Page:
George Essex Evans

(18 June 1863 – 10 November 1909 / London, England)

Morning Land - Poem by George Essex Evans

Around and beneath, the dull grey mist and the sullen roar of the sea,
Scant footing-place on the sheer cliffs face—with death for a penalty;
But afar and above there is rest and love, there is hope for brain and hand,
The valleys fair and the crystal air and the peaks of Morning Land.

Around and beneath are the mists of toil and the sullen roar of the world,
And the sneer of scorn for a foothold gone and a climber backward hurled;
But afar and above are the hopes of men with the heart and will to stand
On the thin rift’s edge and the slippery ledge that lead to Morning Land.

They slip and fall from the sheer cliffs face; ah, God! they are falling still!
But another leaps for the vacant place, and another his place will fill.
’Tis little they fear the coward’s sneer, or the scorn of a selfish band,
Whose eyes are set on the parapet and the heights of Morning Land.

Hark to the ring as their rock picks swing, and bite for a foothold there!
Grip by grip they are straining up that others may travel fair.
The world will follow them all some day, the men it has shunned and banned,
The gallant hearts that hewed the way that leads to Morning Land.


Comments about Morning Land by George Essex Evans

  • Sabita Sahoo (9/4/2017 11:13:00 AM)


    The world will follow them all some day, the men it has shunned and banned,
    The gallant hearts that hewed the way that leads to Morning Land.

    Nicely penned poem.
    Thanks poet.
    (Report) Reply

    1 person liked.
    0 person did not like.
  • Vicky Iliaens (9/4/2017 10:46:00 AM)


    breathtaking! ! how this poet manages to also remind us of certain 'modern ' human issues just (not by intention) due subtile words he managed to write in such a serene and honest way, there is really this human touch in this one, its drama in chaos but also beauty in chaotic life, hard to miss this one :) thanks! (Report) Reply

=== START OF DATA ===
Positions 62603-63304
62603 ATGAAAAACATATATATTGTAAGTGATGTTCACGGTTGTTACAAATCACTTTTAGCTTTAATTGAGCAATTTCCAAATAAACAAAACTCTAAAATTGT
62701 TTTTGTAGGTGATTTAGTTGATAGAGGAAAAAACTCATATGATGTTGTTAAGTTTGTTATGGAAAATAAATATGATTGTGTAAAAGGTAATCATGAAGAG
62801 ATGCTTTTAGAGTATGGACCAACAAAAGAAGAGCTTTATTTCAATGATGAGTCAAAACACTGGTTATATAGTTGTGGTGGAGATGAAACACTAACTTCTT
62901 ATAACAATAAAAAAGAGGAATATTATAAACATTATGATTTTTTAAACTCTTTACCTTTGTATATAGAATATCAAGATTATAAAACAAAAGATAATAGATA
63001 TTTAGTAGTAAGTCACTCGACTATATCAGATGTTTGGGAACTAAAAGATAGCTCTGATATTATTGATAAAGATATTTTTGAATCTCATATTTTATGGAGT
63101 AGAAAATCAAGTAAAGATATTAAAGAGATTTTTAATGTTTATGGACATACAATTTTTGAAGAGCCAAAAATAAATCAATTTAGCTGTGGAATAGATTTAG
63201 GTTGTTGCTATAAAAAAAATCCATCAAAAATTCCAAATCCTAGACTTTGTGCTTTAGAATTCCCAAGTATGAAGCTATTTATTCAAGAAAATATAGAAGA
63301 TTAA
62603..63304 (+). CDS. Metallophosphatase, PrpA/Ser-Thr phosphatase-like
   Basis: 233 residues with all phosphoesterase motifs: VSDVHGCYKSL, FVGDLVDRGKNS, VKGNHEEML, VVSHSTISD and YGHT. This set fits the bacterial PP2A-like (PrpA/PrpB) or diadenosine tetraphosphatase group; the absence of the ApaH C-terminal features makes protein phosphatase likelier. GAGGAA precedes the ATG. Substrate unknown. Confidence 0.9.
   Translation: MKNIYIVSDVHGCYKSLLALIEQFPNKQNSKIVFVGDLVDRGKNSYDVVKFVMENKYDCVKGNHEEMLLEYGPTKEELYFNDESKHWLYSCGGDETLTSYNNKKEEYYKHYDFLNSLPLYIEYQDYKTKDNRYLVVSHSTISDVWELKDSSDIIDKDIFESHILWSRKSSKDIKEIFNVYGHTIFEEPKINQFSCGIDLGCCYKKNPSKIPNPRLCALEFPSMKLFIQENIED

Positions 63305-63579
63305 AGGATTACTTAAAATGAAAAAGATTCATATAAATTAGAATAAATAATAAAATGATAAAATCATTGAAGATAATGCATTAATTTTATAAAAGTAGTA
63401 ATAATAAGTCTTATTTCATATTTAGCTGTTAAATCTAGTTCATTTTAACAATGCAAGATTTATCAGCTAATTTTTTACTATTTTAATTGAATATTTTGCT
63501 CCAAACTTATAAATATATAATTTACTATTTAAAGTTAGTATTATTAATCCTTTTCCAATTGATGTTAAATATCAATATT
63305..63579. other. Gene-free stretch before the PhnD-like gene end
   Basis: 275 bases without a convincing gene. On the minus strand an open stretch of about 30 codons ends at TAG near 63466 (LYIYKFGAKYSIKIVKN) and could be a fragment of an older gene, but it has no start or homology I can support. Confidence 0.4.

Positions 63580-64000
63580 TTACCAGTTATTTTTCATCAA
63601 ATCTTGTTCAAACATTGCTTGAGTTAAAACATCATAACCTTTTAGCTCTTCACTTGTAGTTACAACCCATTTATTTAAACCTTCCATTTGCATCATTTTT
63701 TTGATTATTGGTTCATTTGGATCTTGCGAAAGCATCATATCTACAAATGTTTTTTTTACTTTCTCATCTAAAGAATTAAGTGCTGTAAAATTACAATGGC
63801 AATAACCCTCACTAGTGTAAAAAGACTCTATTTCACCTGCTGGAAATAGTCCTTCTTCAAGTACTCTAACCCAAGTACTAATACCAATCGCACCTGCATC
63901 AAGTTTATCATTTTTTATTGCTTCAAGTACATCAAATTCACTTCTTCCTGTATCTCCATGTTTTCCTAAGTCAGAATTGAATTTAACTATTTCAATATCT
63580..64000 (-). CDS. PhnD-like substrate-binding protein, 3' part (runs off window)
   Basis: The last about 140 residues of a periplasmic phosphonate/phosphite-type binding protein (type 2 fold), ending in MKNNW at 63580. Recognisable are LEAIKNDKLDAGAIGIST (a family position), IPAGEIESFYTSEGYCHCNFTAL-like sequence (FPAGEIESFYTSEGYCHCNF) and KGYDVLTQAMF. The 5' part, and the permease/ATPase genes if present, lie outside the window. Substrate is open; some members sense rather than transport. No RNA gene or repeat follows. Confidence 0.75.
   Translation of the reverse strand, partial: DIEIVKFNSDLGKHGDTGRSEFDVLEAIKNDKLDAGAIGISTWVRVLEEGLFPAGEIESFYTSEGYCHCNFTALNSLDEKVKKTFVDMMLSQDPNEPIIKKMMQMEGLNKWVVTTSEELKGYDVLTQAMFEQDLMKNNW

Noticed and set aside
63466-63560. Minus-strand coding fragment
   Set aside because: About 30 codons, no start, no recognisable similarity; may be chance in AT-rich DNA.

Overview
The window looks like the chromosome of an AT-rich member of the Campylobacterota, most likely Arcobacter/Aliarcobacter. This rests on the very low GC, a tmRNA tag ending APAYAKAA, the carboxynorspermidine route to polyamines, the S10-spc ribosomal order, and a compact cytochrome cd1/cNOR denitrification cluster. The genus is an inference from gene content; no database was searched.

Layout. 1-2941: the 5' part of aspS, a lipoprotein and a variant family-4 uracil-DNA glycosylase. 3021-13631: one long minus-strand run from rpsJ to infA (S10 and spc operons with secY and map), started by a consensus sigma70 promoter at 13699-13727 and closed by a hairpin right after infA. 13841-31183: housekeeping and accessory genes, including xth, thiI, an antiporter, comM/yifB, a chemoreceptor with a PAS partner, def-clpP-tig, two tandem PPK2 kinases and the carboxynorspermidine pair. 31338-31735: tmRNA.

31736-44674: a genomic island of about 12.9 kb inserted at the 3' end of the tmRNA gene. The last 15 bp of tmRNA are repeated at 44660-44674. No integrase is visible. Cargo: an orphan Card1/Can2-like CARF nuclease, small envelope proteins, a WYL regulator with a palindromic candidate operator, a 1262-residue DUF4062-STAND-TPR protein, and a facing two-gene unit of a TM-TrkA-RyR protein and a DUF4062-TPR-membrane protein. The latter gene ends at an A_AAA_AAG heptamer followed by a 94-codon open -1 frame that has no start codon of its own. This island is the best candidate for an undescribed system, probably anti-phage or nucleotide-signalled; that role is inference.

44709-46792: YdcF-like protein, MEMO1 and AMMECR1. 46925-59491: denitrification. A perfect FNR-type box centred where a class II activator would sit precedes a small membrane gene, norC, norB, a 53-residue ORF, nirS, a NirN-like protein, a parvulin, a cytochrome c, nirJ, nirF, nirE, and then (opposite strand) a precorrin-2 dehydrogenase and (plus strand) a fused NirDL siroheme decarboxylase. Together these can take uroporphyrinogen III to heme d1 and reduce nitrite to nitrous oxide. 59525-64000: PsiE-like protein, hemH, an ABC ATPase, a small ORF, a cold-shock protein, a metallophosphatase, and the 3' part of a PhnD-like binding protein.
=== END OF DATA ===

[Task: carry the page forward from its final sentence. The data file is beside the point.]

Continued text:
• Alexander Julian (9/4/2017 6:30:00 AM)


    It's a dramatic poem, not just because Morning Land is dramatic, but because Morning Land is talked about in dramatic ways. A poet can make lands with names sound important by promoting drama with voice and enacting on whim. (Report) Reply

    Vicky Iliaens Vicky Iliaens (9/4/2017 10:49:00 AM)

    plus because there is this chaos in morning land :)

  • Kumarmani Mahakul (9/4/2017 5:11:00 AM)


    Great write. Thanks and congratulations to his soul for the poem of the day. (Report) Reply

  • Robert Murray Smith (9/4/2017 2:14:00 AM)


    This poem should have been The Mourning Land. The cliff metaphor seems to be used as a device to show that we all rise and fall. As we fall the dead are immediately replaced. (Report) Reply

  • Subhas Chandra Chakra (9/4/2017 1:23:00 AM)


    Around and beneath are the mists of toil and the sullen roar of the world,
    And the sneer of scorn for a foothold gone and a climber backward hurled;
    But afar and above are the hopes of men with the heart and will to stand
    On the thin rift’s edge and the slippery ledge that lead to Morning Land.
    Beautiful poem.
    Thanks for the sharing.
    10
    (Report) Reply

  • Bernard F. Asuncion (9/4/2017 1:23:00 AM)


    Such a heartwarming poem picked for the day.... (Report) Reply

  • Lantz Pierre (9/4/2017 12:44:00 AM)


    How uplifting. Actually, that should probably be a question. What is this °Morning Land° metaphor all about? I was hoping for a dream poem as I read it, or antidote to a nightmare. All got was persevere and forge ahead to make everything all right. An elaborate platitude. (Report) Reply

Read all 9 comments »



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Poem Submitted: Tuesday, April 13, 2010



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